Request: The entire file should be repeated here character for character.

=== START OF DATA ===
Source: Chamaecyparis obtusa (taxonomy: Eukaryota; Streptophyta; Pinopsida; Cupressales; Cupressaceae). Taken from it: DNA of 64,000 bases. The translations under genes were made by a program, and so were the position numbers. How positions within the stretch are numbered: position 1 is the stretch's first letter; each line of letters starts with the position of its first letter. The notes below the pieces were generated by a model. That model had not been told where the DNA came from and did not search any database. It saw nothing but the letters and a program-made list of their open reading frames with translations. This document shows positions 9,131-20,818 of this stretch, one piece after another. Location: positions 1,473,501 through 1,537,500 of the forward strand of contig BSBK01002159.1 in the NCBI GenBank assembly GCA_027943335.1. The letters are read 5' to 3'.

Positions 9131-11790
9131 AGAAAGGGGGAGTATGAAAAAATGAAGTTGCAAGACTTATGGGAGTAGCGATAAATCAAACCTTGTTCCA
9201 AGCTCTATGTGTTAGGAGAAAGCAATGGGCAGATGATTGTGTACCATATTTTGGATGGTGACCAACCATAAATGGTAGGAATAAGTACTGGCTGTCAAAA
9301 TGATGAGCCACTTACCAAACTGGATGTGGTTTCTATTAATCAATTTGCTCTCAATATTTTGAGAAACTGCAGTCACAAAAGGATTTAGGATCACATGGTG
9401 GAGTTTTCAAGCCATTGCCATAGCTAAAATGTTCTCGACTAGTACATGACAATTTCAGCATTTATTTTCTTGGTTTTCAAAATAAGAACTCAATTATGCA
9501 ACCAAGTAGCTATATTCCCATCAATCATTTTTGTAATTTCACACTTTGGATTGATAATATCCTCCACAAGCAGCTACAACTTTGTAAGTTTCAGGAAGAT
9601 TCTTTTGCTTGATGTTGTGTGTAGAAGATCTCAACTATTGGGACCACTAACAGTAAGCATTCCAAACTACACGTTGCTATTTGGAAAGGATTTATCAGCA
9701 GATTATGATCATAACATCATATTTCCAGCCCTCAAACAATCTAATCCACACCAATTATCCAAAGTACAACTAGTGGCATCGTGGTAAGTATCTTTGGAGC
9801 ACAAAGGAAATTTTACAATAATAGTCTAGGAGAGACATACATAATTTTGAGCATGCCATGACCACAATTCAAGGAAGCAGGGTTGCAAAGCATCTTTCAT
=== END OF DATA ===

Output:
Source: Chamaecyparis obtusa (taxonomy: Eukaryota; Streptophyta; Pinopsida; Cupressales; Cupressaceae). Taken from it: DNA of 64,000 bases. The translations under genes were made by a program, and so were the position numbers. How positions within the stretch are numbered: position 1 is the stretch's first letter; each line of letters starts with the position of its first letter. The notes below the pieces were generated by a model. That model had not been told where the DNA came from and did not search any database. It saw nothing but the letters and a program-made list of their open reading frames with translations. This document shows positions 9,131-20,818 of this stretch, one piece after another. Location: positions 1,473,501 through 1,537,500 of the forward strand of contig BSBK01002159.1 in the NCBI GenBank assembly GCA_027943335.1. The letters are read 5' to 3'.

Positions 9131-11790
9131 AGAAAGGGGGAGTATGAAAAAATGAAGTTGCAAGACTTATGGGAGTAGCGATAAATCAAACCTTGTTCCA
9201 AGCTCTATGTGTTAGGAGAAAGCAATGGGCAGATGATTGTGTACCATATTTTGGATGGTGACCAACCATAAATGGTAGGAATAAGTACTGGCTGTCAAAA
9301 TGATGAGCCACTTACCAAACTGGATGTGGTTTCTATTAATCAATTTGCTCTCAATATTTTGAGAAACTGCAGTCACAAAAGGATTTAGGATCACATGGTG
9401 GAGTTTTCAAGCCATTGCCATAGCTAAAATGTTCTCGACTAGTACATGACAATTTCAGCATTTATTTTCTTGGTTTTCAAAATAAGAACTCAATTATGCA
9501 ACCAAGTAGCTATATTCCCATCAATCATTTTTGTAATTTCACACTTTGGATTGATAATATCCTCCACAAGCAGCTACAACTTTGTAAGTTTCAGGAAGAT
9601 TCTTTTGCTTGATGTTGTGTGTAGAAGATCTCAACTATTGGGACCACTAACAGTAAGCATTCCAAACTACACGTTGCTATTTGGAAAGGATTTATCAGCA
9701 GATTATGATCATAACATCATATTTCCAGCCCTCAAACAATCTAATCCACACCAATTATCCAAAGTACAACTAGTGGCATCGTGGTAAGTATCTTTGGAGC
9801 ACAAAGGAAATTTTACAATAATAGTCTAGGAGAGACATACATAATTTTGAGCATGCCATGACCACAATTCAAGGAAGCAGGGTTGCAAAGCATCTTTCAT